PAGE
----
In Vivo Optical Imaging of Brain Function, Second Edition

Ron D. Frostig

May 6, 2009 by CRC Press
Reference - 428 Pages - 22 Color & 159 B/W Illustrations
ISBN 9781420076844 - CAT# 76841
Series: Frontiers in Neuroscience


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  • Brings together literature scattered across a number of fields to present the only comprehensive text covering in vivo optical optical imaging of brain function
  • Describes many levels of functional imaging of the brain, from single neurons to large assemblies of neurons at various temporal and spatial resolutions
  • Includes descriptions of non-invasive functional imaging optical techniques applied to both animal and human research
  • Focuses on in vivo imaging techniques with examples of the applications in living brains of animals and humans rather than tissue cultures or brain slices


These are exciting times for the field of optical imaging of brain function. Rapid developments in theory and technology continue to considerably advance understanding of brain function. Reflecting changes in the field during the past five years, the second edition of In Vivo Optical Imaging of Brain Function describes state-of-the-art techniques and their applications for the growing field of functional imaging in the live brain using optical imaging techniques.

New in the Second Edition:

  • Voltage-sensitive dyes imaging in awake behaving animals
  • Imaging based on genetically encoded probes
  • Imaging of mitochondrial auto-fluorescence as a tool for cortical mapping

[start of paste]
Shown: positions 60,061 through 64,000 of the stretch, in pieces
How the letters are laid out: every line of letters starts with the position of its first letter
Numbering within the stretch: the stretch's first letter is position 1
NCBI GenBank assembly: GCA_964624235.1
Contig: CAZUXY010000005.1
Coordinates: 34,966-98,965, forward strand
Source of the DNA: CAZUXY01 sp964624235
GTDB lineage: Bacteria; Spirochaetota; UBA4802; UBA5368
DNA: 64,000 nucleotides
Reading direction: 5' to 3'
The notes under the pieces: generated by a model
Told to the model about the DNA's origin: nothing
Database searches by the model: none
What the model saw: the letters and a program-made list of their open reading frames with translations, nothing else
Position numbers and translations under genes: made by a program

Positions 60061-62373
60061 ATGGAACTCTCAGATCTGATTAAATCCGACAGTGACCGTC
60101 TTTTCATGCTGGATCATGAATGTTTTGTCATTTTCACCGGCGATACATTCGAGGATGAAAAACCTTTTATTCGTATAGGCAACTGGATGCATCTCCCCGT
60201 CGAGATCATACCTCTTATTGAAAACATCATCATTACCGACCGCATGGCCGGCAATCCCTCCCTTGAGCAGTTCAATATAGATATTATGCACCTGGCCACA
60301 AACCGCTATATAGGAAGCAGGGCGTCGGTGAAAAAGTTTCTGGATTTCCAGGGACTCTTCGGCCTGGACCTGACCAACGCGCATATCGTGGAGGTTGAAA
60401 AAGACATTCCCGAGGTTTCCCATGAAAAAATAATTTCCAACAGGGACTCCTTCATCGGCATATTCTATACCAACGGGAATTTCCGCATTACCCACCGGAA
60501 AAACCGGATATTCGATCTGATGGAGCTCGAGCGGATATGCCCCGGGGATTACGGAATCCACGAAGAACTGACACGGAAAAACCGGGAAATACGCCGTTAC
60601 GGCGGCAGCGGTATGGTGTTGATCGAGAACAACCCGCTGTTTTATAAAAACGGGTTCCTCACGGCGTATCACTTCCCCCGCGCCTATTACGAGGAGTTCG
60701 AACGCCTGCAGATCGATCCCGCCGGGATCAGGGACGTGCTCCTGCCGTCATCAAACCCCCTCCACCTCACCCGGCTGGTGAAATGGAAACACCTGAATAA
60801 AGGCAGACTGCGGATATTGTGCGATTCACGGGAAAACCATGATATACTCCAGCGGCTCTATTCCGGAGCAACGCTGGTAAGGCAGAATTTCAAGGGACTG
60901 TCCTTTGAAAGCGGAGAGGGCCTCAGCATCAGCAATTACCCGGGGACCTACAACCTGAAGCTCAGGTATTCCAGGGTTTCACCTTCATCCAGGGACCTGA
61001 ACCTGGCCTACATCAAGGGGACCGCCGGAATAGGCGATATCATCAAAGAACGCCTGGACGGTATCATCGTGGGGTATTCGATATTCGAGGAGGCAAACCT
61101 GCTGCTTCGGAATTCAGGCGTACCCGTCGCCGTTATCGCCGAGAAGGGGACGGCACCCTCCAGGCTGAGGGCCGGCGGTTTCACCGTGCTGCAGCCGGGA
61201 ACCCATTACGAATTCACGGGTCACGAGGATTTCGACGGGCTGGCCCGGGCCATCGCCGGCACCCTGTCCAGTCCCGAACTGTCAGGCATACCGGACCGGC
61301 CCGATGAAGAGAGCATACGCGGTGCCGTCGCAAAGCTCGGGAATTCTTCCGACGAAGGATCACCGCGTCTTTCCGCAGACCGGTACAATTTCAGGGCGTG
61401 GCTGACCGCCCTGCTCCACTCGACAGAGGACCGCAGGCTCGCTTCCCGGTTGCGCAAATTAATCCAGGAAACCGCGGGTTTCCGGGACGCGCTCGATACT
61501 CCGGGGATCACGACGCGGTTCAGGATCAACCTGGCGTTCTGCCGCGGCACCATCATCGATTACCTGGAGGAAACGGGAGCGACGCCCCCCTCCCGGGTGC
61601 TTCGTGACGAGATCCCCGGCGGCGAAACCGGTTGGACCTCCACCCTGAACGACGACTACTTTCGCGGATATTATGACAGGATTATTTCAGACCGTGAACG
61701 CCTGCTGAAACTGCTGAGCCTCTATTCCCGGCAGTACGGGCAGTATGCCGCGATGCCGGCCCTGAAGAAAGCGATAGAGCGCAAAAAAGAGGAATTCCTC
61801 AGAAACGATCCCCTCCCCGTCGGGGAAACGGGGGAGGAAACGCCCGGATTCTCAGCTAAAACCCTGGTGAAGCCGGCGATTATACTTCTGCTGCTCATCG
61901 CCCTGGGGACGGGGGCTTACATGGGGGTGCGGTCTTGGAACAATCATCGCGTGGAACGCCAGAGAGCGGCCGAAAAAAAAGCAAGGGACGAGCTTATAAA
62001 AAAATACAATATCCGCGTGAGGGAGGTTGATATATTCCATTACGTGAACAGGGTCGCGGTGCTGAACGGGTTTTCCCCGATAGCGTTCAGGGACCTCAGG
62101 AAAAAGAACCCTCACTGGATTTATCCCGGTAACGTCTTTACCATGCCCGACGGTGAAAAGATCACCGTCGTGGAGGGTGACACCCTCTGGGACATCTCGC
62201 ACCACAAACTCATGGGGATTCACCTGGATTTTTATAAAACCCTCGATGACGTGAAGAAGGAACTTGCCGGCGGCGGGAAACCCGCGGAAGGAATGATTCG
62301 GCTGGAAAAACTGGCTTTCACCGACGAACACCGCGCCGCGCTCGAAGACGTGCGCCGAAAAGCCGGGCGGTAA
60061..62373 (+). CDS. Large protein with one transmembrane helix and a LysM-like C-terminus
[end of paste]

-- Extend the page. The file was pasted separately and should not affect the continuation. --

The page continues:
• Using pH-sensitive dyes for functional mapping
  • Modulated imaging
  • Calcium imaging of neuronal activity using 2-photon microscopy
  • Fourier approach to optical imaging
  • Fully updated chapters from the first edition

Leading Authorities Explore the Latest Techniques

Updated to reflect continuous development in this emerging research area, this new edition, as with the original, reaches across disciplines to review a variety of non-invasive optical techniques used to study activity in the living brain. Leading authorities from such diverse areas as biophysics, neuroscience, and cognitive science present a host of perspectives that range from a single neuron to large assemblies of millions of neurons, captured at various temporal and spatial resolutions. Introducing techniques that were not available just a few years ago, the authors describe the theory, setup, analytical methods, and examples that highlight the advantages of each particular method.

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